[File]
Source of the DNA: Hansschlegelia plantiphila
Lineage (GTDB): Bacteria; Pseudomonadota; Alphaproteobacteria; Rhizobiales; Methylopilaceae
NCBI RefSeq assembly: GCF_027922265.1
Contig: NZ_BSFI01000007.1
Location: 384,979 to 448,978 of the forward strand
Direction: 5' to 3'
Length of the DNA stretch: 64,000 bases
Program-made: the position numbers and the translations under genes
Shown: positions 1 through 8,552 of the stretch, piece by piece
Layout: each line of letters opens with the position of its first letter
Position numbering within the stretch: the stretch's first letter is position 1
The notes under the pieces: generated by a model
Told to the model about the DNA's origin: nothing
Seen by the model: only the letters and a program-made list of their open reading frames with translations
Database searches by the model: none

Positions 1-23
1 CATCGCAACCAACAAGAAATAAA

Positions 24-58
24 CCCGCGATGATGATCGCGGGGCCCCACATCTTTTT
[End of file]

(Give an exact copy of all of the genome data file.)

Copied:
Source of the DNA: Hansschlegelia plantiphila
Lineage (GTDB): Bacteria; Pseudomonadota; Alphaproteobacteria; Rhizobiales; Methylopilaceae
NCBI RefSeq assembly: GCF_027922265.1
Contig: NZ_BSFI01000007.1
Location: 384,979 to 448,978 of the forward strand
Direction: 5' to 3'
Length of the DNA stretch: 64,000 bases
Program-made: the position numbers and the translations under genes
Shown: positions 1 through 8,552 of the stretch, piece by piece
Layout: each line of letters opens with the position of its first letter
Position numbering within the stretch: the stretch's first letter is position 1
The notes under the pieces: generated by a model
Told to the model about the DNA's origin: nothing
Seen by the model: only the letters and a program-made list of their open reading frames with translations
Database searches by the model: none

Positions 1-23
1 CATCGCAACCAACAAGAAATAAA

Positions 24-58
24 CCCGCGATGATGATCGCGGGGCCCCACATCTTTTT